If you haven’t read Ms. Penny’s earlier books you might want to take a look. She’s a perfect author for people who like to binge read. In this book, we’re in Three Pines which has a history for Chief Inspector Armand Gamache and the residents of the usually peaceful town. The town is filled with interesting artists and a visiting medium who conducted a deadly seance. I won’t tell you more, I don’t want to give away too much. I’ll just say that you’ll love the characters, Gamache is a particular favorite of mine as he is with many readers, and you’ll love Three Pines if you haven’t read about before.
I read something at the end of this book that talked about Ms. Penny’s wonderful dialogue, appropriate I guess for an ad for an audio version of the book. But it is the blending of all the essentials of a good mystery that makes her books so satisfying to read.
Ever since I met the mother and son duo, Charles Todd, at Malice Domestic this year, I’ve been reading their Inspector Rutledge books. Ian Rutledge is a Scotland Yard Inspector who was an officer in the bloody first World War. He’s returned with his own version of post-traumatic stress syndrome as well as Hamish’ voice in his head, a soldier he had shot because he didn’t follow orders. I was very curious how this accomplished author duo would handle Hamish since I have a similar situation in my first Sissy Holmes mystery. Without doubt, they do it seamlessly without interrupting the flow of the stories. Hamish plays a very important role in establishing Rutledge’s mental condition. If you do choose to read this book where Rutledge has managed to get Hamish under some control, I recommend that you read the earlier books in the series too. You won’t be disappointed.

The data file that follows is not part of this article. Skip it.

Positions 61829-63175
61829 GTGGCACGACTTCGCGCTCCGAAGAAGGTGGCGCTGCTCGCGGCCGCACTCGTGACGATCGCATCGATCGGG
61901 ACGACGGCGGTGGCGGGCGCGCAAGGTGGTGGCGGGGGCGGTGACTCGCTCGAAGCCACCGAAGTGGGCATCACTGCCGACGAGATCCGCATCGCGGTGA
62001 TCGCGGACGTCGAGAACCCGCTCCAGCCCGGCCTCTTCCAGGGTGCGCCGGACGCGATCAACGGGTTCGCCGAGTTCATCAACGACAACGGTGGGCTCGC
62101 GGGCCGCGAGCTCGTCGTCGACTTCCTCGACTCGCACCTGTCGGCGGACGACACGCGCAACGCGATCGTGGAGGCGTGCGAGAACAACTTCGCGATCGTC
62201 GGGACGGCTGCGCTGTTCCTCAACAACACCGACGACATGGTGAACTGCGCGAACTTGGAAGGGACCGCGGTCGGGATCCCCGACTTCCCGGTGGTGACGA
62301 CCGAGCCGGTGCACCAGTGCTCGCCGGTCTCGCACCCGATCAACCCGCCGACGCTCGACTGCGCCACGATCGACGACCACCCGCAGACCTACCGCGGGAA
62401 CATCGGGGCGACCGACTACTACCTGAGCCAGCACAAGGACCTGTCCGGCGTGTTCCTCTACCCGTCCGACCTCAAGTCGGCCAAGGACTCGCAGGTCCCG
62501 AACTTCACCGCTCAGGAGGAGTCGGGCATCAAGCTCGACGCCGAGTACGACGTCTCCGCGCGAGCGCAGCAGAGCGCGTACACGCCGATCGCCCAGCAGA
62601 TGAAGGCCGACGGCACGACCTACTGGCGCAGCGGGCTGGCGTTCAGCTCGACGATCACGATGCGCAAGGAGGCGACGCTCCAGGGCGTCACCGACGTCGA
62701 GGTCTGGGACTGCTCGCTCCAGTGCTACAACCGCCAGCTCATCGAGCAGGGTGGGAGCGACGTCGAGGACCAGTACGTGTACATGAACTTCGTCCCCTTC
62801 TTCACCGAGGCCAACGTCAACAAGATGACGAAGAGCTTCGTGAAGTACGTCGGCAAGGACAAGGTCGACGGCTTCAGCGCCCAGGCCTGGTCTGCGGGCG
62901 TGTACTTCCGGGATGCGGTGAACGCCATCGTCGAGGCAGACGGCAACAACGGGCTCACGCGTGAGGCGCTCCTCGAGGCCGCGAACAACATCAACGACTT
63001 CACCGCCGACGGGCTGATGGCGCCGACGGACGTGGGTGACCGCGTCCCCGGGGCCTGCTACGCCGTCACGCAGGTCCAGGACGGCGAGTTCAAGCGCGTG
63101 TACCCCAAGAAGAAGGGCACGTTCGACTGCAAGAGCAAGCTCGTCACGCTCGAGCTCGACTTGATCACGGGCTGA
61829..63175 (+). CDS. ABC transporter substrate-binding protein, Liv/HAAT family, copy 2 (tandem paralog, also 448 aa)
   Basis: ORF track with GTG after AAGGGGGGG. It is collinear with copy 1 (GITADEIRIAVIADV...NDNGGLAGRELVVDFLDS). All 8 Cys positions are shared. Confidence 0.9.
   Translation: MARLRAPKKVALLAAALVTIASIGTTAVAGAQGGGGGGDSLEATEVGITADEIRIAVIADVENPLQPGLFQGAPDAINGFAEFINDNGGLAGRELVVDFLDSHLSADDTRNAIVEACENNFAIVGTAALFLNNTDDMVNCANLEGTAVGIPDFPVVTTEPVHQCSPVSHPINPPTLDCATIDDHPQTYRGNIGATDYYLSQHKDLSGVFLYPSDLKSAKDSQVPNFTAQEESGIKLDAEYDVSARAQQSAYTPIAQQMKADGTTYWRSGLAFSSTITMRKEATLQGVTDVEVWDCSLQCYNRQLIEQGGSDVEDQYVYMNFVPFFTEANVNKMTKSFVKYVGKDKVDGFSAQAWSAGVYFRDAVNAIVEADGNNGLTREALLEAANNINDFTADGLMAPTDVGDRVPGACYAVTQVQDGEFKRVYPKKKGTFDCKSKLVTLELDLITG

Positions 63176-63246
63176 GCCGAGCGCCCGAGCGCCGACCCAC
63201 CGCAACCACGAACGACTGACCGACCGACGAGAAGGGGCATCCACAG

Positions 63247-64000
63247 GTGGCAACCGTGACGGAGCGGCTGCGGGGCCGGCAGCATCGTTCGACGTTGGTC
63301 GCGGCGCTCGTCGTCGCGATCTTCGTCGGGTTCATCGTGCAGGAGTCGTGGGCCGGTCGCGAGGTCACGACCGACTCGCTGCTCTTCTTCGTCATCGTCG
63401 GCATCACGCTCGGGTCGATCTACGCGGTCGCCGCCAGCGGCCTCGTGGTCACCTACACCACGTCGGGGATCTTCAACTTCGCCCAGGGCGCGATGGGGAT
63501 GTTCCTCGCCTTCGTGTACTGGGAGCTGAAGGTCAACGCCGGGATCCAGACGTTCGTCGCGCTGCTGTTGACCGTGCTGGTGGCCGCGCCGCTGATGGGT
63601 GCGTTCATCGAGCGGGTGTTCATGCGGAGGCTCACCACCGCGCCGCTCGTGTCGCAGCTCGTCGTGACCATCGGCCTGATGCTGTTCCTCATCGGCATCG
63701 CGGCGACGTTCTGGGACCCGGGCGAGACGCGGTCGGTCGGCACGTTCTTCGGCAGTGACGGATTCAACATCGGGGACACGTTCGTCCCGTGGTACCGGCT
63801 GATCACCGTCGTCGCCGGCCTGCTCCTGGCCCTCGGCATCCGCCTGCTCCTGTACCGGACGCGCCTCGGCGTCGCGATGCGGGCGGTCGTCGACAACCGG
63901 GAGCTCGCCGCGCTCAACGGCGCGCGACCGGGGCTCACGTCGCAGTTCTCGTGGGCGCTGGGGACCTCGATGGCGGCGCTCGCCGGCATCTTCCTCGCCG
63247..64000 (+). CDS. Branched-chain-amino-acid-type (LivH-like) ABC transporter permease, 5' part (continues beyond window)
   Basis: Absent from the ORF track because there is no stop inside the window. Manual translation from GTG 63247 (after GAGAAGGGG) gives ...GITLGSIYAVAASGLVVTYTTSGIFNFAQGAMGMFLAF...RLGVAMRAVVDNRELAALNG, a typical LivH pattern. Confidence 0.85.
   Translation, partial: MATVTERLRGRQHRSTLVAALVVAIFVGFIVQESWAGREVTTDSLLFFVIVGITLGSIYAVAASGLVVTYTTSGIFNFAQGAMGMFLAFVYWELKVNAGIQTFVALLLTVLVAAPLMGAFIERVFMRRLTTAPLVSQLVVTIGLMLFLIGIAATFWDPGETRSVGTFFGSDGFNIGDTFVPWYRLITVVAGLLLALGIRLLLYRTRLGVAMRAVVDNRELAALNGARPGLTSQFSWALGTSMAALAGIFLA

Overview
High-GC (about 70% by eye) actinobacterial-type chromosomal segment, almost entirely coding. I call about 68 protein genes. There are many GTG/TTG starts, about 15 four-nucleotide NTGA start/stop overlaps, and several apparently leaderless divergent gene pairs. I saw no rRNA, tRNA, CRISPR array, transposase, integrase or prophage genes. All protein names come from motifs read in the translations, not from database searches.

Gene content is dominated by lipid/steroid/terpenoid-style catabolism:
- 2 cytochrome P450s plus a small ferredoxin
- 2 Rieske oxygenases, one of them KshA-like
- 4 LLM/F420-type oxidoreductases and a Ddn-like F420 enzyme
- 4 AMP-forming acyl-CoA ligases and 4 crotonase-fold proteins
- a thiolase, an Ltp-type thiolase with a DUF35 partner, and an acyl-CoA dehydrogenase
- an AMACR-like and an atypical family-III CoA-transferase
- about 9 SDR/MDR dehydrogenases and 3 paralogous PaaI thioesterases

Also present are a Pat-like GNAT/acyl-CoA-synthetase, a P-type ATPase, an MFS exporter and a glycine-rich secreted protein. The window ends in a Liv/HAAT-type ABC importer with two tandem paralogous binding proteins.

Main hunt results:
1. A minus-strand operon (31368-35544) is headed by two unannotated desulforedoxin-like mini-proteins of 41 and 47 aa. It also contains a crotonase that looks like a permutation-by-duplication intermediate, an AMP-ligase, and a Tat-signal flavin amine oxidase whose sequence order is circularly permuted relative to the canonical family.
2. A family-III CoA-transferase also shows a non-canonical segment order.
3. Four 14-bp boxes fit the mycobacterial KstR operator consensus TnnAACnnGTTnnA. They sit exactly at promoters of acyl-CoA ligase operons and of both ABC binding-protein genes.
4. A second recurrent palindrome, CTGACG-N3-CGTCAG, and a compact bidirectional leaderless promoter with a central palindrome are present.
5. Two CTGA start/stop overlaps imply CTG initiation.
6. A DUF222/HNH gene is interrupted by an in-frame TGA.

The many historical details ring true and take the reader into different parts of the English countryside with ease. Their is a certain charm to their books which reminds me of other writers who’ve been this comfortable in their writing togs. If you have the opportunity to meet them in person, don’t pass it up. They are that charming.
As for Hunting Shadows, you won’t be disappointed as you read about how the Inspector puts his wartime experiences to use when he hunts a sniper in the Fens of England. I won’t tell you more since it’s fun to watch his logic unfold as you read. He is their Poirot in that way, except you get to hear his thought process as the book progresses instead of waiting for the explanations at the end of the book.